The results for Starkville were reported as follows: "During the 1,053 day period following the implementation of the smoke-free ordinance in Starkville, there were 38 heart attack admissions among Starkville residents, compared to the standardized rate of 52.57 admissions prior to the implementation. Outside of Starkville, there were 19 heart attack admissions, compared to the standardized rate of 22.30 admissions prior to the implementation. Thus, Starkville residents experienced a 27.7% reduction in heart attack admissions compared to the 14.8% reduction observed among those who did not live in Starkville."

For Hattiesburg, the reduction in heart attacks among residents was 13.4%, compared to a 3.8% reduction in heart attacks among non-residents.

Based on the finding that the decline in heart attacks among Starkville residents was greater than that among non-Starkville residents, the study concludes that the difference was due to the smoking ban and that during the study period, the ban resulted in a cost savings of $288,270. Using a similar calculation for Hattiesburg, the report claimed that the smoking ban resulted in a savings of $2.4 million.

The Rest of the Story

This study violates the most fundamental principal of epidemiology and biostatistics: you must evaluate any scientific hypothesis to see whether the results could be explained by chance. In other words, you must determine whether your results are statistically significant.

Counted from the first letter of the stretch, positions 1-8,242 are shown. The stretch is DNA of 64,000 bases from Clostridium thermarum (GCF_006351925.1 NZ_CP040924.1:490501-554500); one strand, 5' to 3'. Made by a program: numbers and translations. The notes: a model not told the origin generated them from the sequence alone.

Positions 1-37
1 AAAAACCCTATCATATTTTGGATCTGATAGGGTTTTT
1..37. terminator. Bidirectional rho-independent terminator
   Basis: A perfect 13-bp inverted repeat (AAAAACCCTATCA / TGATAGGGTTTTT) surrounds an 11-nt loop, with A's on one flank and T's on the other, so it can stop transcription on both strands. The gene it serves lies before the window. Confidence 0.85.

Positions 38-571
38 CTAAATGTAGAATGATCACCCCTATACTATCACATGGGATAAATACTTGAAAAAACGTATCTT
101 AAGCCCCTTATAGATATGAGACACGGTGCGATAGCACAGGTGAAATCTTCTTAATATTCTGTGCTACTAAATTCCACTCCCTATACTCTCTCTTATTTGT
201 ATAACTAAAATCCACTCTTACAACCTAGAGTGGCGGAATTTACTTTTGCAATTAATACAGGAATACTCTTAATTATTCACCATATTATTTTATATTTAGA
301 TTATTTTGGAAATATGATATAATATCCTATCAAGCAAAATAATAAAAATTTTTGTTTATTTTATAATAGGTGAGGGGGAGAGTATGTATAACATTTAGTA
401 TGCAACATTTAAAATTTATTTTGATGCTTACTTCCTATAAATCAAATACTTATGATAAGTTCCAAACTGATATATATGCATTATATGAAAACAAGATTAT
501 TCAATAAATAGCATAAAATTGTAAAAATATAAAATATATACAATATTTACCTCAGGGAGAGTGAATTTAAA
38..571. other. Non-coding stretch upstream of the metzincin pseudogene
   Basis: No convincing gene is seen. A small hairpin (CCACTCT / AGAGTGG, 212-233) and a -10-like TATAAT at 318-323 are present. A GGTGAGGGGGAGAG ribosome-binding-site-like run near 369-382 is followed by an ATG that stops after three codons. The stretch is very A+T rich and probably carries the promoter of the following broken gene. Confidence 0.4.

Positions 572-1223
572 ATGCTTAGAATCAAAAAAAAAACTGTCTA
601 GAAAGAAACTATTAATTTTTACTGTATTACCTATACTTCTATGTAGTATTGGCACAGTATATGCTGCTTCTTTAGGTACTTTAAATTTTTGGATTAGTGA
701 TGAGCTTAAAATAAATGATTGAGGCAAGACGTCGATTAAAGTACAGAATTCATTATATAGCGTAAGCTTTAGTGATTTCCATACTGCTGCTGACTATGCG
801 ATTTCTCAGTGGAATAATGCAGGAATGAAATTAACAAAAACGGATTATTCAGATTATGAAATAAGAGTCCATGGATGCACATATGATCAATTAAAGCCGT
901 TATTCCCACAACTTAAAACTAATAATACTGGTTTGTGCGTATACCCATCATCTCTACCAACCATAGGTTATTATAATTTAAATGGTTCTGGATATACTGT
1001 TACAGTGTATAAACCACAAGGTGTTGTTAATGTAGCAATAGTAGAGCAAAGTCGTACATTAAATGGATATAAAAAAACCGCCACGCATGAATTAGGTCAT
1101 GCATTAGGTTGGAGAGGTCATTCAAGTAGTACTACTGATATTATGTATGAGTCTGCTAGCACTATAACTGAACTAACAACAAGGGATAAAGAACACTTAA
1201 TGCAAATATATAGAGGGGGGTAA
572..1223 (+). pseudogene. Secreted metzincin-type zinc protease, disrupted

No scientific journal will publish findings such as these without some test to see if the difference in the reduction in heart attacks between Starkville and non-Starkville residents is statistically significant. Nor should they. Without such a statistical test, we cannot determine whether the observed difference in the decline in heart attacks reflects a true difference, or whether it is merely due to chance.

I will focus on the Starkville findings, but the same arguments apply to the Hattiesburg results as well.

The study reports that heart attacks in the Starkville hospital declined by 27.7% after the smoking ban among Starkville residents, but by only 14.8% among non-Starkville residents. Based on the fact that the decline among Starkville residents was greater, the study concludes that the smoking ban was the cause of the difference.

Now suppose that instead of a 14.8% decline among non-Starkville residents, the decline had been 26.8%. Would the paper still conclude that there was a significant difference between the degree of decline among Starkville and non-Starkville residents? Presumably not. With such small sample sizes (there were only a total of 104 heart attacks among the entire study population during the entire study period), it is not possible to conclude that a decline of 27.7% and a decline of 26.8% are statistically different.

What if the decline among non-Starkville residents was 25.4%? Would that be statistically different from a decline of 27.7%? Most people looking at the small sample size would think: "probably not."

OK, then. At what level of decline would the difference become statistically significant?

The answer is: you can't tell just by looking at the data. You have to analyze the data using some statistical test to assess the significance of the difference in the change in heart attacks. This is a most basic principal of scientific analysis.

The rest of the story is that, shockingly, this study presents absolutely no statistical analysis. There is no test conducted to determine whether the observed decline in heart attacks of 27.7% among Starkville residents is indeed statistically different than the observed decline in heart attacks of 14.8% among non-Starkville residents.